EVOLUTION OF THE ANDROID OS

EVOLUTION OF THE ANDROID  OS  –  A Technology Report Guest Post

By Charlie O’Hay

Released in September 2008, the Android OS has gone through an abundance of incarnations—ever increasing its functionality and flexibility—though not all of the transitional versions were made commercially available.  Here, we’ll trace the Android OS timeline and define the features and advantages of each version available to consumers.

Version 1.0

Released in September 2008, this version was designed for the HTC Dream / T-Mobile G1, but ended up not being used on any commercially available device.

Version 1.1

This version tweaked 1.0 and was commercially released exclusively for the HTC Dream (T-Mobile G1) in October, 2008. Adjustments resolved some of the bugs experienced with version 1.0. Features included web browser, Gmail synchronization (with app), Google Search, Google Maps, Google Calendar, Google Contacts, Google Talk, instant messaging, text messaging, and media player.

 

Version 1.5

Released in April 2009 and codenamed “Cupcake” by Google, this version was the first major release to be made available in a range of devices. Features included camcorder support to record and watch videos, easy upload of images and videos to websites like Picasa and Youtube, Bluetooth enhancements, animation on screen transitions, and an on-screen keyboard with predictive text.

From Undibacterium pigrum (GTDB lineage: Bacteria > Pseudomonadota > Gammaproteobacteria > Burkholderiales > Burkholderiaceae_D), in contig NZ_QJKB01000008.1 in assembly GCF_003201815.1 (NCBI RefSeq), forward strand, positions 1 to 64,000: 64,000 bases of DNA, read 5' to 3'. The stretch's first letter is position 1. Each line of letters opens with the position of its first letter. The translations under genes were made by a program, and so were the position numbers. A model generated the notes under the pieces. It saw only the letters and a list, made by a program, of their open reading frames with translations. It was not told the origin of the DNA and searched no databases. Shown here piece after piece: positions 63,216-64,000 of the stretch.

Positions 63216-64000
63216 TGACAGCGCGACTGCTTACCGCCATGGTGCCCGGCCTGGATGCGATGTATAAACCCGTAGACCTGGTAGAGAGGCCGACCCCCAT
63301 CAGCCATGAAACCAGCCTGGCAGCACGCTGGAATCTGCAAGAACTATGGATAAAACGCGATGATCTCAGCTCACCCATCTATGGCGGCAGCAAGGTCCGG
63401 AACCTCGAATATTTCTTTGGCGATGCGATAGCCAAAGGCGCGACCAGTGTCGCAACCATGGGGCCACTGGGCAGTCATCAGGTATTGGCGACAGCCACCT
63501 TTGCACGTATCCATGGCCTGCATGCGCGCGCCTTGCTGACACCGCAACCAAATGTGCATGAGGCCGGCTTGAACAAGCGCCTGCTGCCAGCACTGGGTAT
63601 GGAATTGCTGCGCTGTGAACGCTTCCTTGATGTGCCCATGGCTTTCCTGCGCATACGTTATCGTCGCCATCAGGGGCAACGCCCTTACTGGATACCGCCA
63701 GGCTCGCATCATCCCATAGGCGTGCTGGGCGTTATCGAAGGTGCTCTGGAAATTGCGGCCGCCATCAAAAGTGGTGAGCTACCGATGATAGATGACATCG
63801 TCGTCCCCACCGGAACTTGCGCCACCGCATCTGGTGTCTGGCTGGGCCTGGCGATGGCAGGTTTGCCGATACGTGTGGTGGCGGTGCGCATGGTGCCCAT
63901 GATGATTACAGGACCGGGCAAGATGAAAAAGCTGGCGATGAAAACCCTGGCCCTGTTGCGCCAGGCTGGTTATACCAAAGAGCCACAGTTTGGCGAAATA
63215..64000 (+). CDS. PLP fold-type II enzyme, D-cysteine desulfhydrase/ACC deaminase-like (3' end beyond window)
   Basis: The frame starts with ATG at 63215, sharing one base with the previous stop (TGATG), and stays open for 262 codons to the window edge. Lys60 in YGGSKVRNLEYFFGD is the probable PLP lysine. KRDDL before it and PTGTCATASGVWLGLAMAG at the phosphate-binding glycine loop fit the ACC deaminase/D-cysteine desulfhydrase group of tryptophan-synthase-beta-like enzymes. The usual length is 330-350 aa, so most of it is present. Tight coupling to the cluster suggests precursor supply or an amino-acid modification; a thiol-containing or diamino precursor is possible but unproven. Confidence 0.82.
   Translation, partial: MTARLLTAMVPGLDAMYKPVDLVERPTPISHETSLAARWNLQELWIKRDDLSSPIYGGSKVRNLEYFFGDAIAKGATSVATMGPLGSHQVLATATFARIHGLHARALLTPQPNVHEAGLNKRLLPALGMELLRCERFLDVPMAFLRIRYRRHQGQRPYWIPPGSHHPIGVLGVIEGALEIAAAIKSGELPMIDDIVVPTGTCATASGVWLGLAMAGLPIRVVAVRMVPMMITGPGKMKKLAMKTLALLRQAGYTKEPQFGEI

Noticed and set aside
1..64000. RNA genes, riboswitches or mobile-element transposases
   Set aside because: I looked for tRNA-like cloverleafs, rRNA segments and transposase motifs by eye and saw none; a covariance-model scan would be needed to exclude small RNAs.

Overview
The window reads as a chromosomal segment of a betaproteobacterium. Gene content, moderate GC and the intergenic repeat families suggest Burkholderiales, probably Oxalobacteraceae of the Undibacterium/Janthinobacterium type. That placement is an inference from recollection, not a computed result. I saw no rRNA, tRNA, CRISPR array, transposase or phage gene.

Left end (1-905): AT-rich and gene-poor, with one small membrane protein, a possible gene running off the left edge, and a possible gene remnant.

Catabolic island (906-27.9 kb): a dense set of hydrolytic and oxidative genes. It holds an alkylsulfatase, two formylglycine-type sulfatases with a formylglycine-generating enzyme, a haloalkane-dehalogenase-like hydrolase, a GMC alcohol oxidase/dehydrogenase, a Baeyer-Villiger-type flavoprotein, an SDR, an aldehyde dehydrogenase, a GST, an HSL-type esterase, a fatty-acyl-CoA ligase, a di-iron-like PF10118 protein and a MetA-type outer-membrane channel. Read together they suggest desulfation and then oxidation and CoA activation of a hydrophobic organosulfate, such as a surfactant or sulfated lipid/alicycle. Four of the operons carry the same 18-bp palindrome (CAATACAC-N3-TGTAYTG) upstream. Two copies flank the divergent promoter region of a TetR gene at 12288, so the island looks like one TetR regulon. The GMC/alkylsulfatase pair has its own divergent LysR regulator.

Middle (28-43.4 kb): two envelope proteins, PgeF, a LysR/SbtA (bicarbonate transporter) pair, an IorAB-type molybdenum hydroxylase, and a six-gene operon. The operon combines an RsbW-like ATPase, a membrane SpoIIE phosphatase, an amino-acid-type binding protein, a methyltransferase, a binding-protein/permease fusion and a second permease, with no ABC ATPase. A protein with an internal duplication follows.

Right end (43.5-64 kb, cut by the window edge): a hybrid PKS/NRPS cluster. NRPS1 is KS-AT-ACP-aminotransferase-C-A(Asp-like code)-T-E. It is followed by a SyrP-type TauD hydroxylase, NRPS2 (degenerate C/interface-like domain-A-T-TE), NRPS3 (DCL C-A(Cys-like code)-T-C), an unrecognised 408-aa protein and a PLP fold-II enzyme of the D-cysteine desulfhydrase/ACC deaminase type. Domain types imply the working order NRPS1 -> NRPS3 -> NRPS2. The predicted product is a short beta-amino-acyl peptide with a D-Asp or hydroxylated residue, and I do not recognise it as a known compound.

Version 1.6

Nicknamed “Donut,” this September 2009 release included new camera, camcorder, and photo gallery interfaces, improved voice search technology, Google navigation, text-to-speech engine, multi-touch gesture support, and Virtual Private Network support.

Versions 2.0 and 2.1

Version 2.0 (October 2009) was quickly followed in January 2010 by Version 2.1, consequently 2.0 appears in few devices. Version 2.1 (nicknamed “Éclair”) has proven quite successful, owing largely to its improved user interface, enhanced speed, improved virtual keyboard, Contact and Account improvements, and an array of camera enhancements—including flash, digital zoom, white balance, scene modes, and macro zoom.

Version 2.2

Nicknamed “FroYo” and released in November 2010, version 2.2 allowed tethering to as many as eight WiFi “hot spots” or connection via USB. Other enhancements included camera improvements, multi-lingual keyboard support, quicker app access and faster browsing, Bluetooth improvements, and Microsoft Exchange.